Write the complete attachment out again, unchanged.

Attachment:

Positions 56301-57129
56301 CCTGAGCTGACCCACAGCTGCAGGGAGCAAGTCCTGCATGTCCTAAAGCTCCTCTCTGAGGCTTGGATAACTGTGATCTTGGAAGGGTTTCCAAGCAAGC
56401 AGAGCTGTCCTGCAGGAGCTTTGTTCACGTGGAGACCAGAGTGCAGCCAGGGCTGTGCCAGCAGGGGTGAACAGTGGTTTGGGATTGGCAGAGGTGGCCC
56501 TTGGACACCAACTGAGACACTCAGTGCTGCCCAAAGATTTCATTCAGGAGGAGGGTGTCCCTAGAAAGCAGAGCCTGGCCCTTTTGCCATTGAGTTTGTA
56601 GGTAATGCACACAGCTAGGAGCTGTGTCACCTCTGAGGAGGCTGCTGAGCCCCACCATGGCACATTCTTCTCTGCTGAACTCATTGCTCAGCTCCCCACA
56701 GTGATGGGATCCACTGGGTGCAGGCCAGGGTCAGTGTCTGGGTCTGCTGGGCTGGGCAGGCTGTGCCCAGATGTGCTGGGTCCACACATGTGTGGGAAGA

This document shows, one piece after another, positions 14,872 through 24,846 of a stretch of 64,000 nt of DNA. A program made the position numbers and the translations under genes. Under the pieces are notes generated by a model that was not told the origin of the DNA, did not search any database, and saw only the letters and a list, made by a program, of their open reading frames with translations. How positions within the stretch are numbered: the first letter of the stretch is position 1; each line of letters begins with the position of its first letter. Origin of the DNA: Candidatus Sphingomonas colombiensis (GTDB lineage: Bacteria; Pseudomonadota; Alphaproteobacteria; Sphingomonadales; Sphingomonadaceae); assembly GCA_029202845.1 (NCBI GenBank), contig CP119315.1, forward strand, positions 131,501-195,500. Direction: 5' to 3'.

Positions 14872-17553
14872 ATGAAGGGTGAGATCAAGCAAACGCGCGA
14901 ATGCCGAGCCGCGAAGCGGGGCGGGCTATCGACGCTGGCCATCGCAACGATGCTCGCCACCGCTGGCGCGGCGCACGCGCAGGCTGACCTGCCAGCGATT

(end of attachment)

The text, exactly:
Positions 56301-57129
56301 CCTGAGCTGACCCACAGCTGCAGGGAGCAAGTCCTGCATGTCCTAAAGCTCCTCTCTGAGGCTTGGATAACTGTGATCTTGGAAGGGTTTCCAAGCAAGC
56401 AGAGCTGTCCTGCAGGAGCTTTGTTCACGTGGAGACCAGAGTGCAGCCAGGGCTGTGCCAGCAGGGGTGAACAGTGGTTTGGGATTGGCAGAGGTGGCCC
56501 TTGGACACCAACTGAGACACTCAGTGCTGCCCAAAGATTTCATTCAGGAGGAGGGTGTCCCTAGAAAGCAGAGCCTGGCCCTTTTGCCATTGAGTTTGTA
56601 GGTAATGCACACAGCTAGGAGCTGTGTCACCTCTGAGGAGGCTGCTGAGCCCCACCATGGCACATTCTTCTCTGCTGAACTCATTGCTCAGCTCCCCACA
56701 GTGATGGGATCCACTGGGTGCAGGCCAGGGTCAGTGTCTGGGTCTGCTGGGCTGGGCAGGCTGTGCCCAGATGTGCTGGGTCCACACATGTGTGGGAAGA

This document shows, one piece after another, positions 14,872 through 24,846 of a stretch of 64,000 nt of DNA. A program made the position numbers and the translations under genes. Under the pieces are notes generated by a model that was not told the origin of the DNA, did not search any database, and saw only the letters and a list, made by a program, of their open reading frames with translations. How positions within the stretch are numbered: the first letter of the stretch is position 1; each line of letters begins with the position of its first letter. Origin of the DNA: Candidatus Sphingomonas colombiensis (GTDB lineage: Bacteria; Pseudomonadota; Alphaproteobacteria; Sphingomonadales; Sphingomonadaceae); assembly GCA_029202845.1 (NCBI GenBank), contig CP119315.1, forward strand, positions 131,501-195,500. Direction: 5' to 3'.

Positions 14872-17553
14872 ATGAAGGGTGAGATCAAGCAAACGCGCGA
14901 ATGCCGAGCCGCGAAGCGGGGCGGGCTATCGACGCTGGCCATCGCAACGATGCTCGCCACCGCTGGCGCGGCGCACGCGCAGGCTGACCTGCCAGCGATT